The Black Flamingo is the debut novel by British poet Dean Atta, named one of the 100 most influential LGBT people in the U.K by the Independent newspaper… a stirring must-read that challenges several negative biases and what constitutes freedom.
The Black Flamingo is the debut novel by British poet Dean Atta, named one of the 100 most influential LGBT people in the U.K by the Independent newspaper. It was published in 2019 by Hodder Children’s Books, an imprint of Hachette Children’s Group and includes lively illustrations by Anshika Khullar. It won the 2020 Stonewall Book Award, plus it was shortlisted for the Carnegie Medal in 2020. The Black Flamingo is a stirring must-read that challenges several negative biases and what constitutes freedom.
Synopsis: Set in Wembley, The Black Flamingo takes us on a journey of self-acceptance with the protagonist Michael, as he comes to terms with the identity crisis that is his mixed heritage and his sexuality as a gay male. We follow the highs and lows of his childhood into his adolescence and watch him soar as he discovers the liberating art of drag.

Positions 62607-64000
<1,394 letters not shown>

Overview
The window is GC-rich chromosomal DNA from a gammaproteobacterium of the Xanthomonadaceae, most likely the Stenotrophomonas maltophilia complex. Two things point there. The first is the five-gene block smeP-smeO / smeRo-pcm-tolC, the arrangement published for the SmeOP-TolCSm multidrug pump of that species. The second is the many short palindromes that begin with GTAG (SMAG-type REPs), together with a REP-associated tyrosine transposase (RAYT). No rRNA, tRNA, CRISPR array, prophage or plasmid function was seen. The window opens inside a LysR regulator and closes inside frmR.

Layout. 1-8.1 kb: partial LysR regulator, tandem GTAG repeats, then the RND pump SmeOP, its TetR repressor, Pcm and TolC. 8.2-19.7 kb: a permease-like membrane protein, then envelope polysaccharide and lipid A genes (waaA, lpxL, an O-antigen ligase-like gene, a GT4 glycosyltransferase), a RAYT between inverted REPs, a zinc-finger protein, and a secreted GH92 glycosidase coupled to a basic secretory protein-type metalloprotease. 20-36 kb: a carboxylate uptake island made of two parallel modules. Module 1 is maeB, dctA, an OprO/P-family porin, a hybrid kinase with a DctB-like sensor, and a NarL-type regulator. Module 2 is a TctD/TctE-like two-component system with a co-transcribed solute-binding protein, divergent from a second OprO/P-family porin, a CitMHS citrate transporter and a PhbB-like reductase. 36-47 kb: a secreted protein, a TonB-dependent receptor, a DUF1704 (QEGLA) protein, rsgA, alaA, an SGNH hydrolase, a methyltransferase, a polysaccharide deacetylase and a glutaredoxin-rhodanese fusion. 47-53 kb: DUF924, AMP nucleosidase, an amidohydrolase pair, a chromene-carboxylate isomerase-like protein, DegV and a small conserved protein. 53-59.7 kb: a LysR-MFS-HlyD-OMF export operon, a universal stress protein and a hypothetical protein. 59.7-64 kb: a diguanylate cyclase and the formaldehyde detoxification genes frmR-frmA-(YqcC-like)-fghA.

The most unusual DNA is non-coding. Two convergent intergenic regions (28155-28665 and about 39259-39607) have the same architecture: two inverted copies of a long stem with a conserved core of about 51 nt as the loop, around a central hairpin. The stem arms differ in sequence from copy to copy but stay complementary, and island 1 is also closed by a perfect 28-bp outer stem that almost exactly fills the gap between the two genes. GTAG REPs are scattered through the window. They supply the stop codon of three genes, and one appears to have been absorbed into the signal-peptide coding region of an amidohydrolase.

This book is an outstanding story, completely written in verse but in such a way that was unadorned and facile yet profoundly meaningful. It challenges societal forms of oppression that have been watered down into normality and incites some deep conversation in a simplistic but effective way.
For example, it highlights the sense of displacement that Michael and his sister feel towards their Greek Cypriot culture. It looks at the complicit ways in which those closest to gay people can perpetuate homophobia, such as Michael’s mother and best friend, Daisy. It also incites thought on the gendered behaviours that get dictated to children during their infancy and so many other points of relevant conversation, enough to write up a book-length essay on!
But The Black Flamingo does more than just paint a larger picture of deeply ingrained phobic issues, it also takes us on a journey of personal growth. We experience the angsty moments, the moments of resentment towards an absent father, the moments of heartbreak and most crucially, the moments of joy with Michael. Thus, we share in his excitement as he finally dons his feathers for his time to shine.